Testing for boolean outcomes
   Testing outcomes when randomness is involved
   Testing output data against a known distribution
   Providing non-trivial input vectors of data
   Storing and referencing non-trivial output data
   Presenting your output test data
   Support
   Creating a new ns-3 model
       This chapter walks through the design process of an ns-3 model.  In many  research  cases,
       users  will  not  be satisfied to merely adapt existing models, but may want to extend the
       core of the simulator in a novel way. We will use the example of adding an ErrorModel to a
       simple  ns-3  link  as  a  motivating  example  of how one might approach this problem and
       proceed through a design and implementation.

       NOTE:
          Documentation

          Here we focus on the process of creating new models and new modules, and  some  of  the
          design choices involved.  For the sake of clarity, we defer discussion of the mechanics
          of documenting models and source code to the Documentation chapter.

   Design Approach
       Consider how you want it to work; what should it do. Think about these things:

       · functionality:  What functionality should it have?  What attributes or configuration  is
         exposed to the user?

       · reusability:   How much should others be able to reuse my design?  Can I reuse code from
         ns-2 to get started?  How does a user integrate the  model  with  the  rest  of  another
         simulation?

       · dependencies:   How can I reduce the introduction of outside dependencies on my new code
         as much as possible (to make it  more  modular)?   For  instance,  should  I  avoid  any
         dependence  on IPv4 if I want it to also be used by IPv6?  Should I avoid any dependency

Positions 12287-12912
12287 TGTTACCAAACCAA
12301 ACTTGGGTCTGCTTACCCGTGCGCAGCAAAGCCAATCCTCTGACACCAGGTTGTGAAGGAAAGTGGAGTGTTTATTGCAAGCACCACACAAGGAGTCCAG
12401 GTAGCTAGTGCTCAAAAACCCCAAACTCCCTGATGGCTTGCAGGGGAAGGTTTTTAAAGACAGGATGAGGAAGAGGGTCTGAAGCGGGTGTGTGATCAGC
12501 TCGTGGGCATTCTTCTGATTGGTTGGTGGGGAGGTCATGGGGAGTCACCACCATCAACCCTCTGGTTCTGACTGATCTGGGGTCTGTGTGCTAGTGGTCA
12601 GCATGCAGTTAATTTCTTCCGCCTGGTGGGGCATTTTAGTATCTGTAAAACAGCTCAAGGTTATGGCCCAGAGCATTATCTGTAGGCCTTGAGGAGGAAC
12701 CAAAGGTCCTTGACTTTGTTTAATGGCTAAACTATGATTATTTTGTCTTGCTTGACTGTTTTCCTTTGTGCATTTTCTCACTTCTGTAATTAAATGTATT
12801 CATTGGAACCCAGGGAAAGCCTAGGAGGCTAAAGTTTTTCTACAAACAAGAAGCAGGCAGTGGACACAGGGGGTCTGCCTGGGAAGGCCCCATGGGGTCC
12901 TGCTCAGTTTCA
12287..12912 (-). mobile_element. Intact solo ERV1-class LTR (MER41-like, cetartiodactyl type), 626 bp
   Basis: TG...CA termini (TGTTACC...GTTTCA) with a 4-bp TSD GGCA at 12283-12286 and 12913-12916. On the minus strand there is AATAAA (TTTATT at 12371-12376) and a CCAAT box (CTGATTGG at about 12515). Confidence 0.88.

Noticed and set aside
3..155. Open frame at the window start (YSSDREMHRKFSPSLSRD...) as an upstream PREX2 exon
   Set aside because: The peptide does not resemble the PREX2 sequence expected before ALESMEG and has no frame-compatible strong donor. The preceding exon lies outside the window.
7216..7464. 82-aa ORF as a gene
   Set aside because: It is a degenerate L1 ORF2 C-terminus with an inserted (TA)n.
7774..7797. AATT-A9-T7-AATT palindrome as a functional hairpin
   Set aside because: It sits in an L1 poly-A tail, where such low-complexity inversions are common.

on IP at all?

       Do not be hesitant to contact the ns-3-users or ns-developers list if you have  questions.
       In particular, it is important to think about the public API of your new model and ask for
       feedback. It also helps to let others know of your work in  case  you  are  interested  in
       collaborators.

   Example: ErrorModel
       An  error  model  exists in ns-2. It allows packets to be passed to a stateful object that
       determines, based on a random variable, whether the packet is corrupted.  The  caller  can
       then decide what to do with the packet (drop it, etc.).

       The main API of the error model is a function to pass a packet to, and the return value of
       this function is a boolean that tells the caller whether any  corruption  occurred.   Note
       that  depending  on  the  error model, the packet data buffer may or may not be corrupted.
       Let’s call this function “IsCorrupt()”.

       So far, in our design, we have:

          class ErrorModel
          {
          public:
           /**
            * \returns true if the Packet is to be considered as errored/corrupted
            * \param pkt Packet to apply error model to
            */
            bool IsCorrupt (Ptr<Packet> pkt);
          };

       Note that we do not pass a const pointer, thereby allowing  the  function  to  modify  the
       packet  if IsCorrupt() returns true. Not all error models will actually modify the packet;
       whether or not the packet data buffer is corrupted should be documented.

       We may also want specialized versions of this, such as in ns-2, so although it is not  the
       only  design  choice  for  polymorphism,  we  assume  that  we  will subclass a base class
       ErrorModel for specialized classes, such as RateErrorModel, ListErrorModel, etc,  such  as
       is done in ns-2.

       You  may be thinking at this point, “Why not make IsCorrupt() a virtual method?”.  That is
       one approach; the other is to make the public  non-virtual  function  indirect  through  a
       private  virtual  function (this in C++ is known as the non virtual interface idiom and is
       adopted in the ns-3 ErrorModel class).

       Next, should this device have any dependencies on IP or other protocols?  We do  not  want
       to  create  dependencies  on  Internet  protocols (the error model should be applicable to
       non-Internet protocols too), so we’ll keep that in mind later.

       Another consideration is how objects will include this error model.  We  envision  putting
       an explicit setter in certain NetDevice implementations, for example.:

          /**
           * Attach a receive ErrorModel to the PointToPointNetDevice.
           *
           * The PointToPointNetDevice may optionally include an ErrorModel in
           * the packet receive chain.
           *
           * @see ErrorModel
           * @param em Ptr to the ErrorModel.
           */
          void PointToPointNetDevice::SetReceiveErrorModel(Ptr<ErrorModel> em);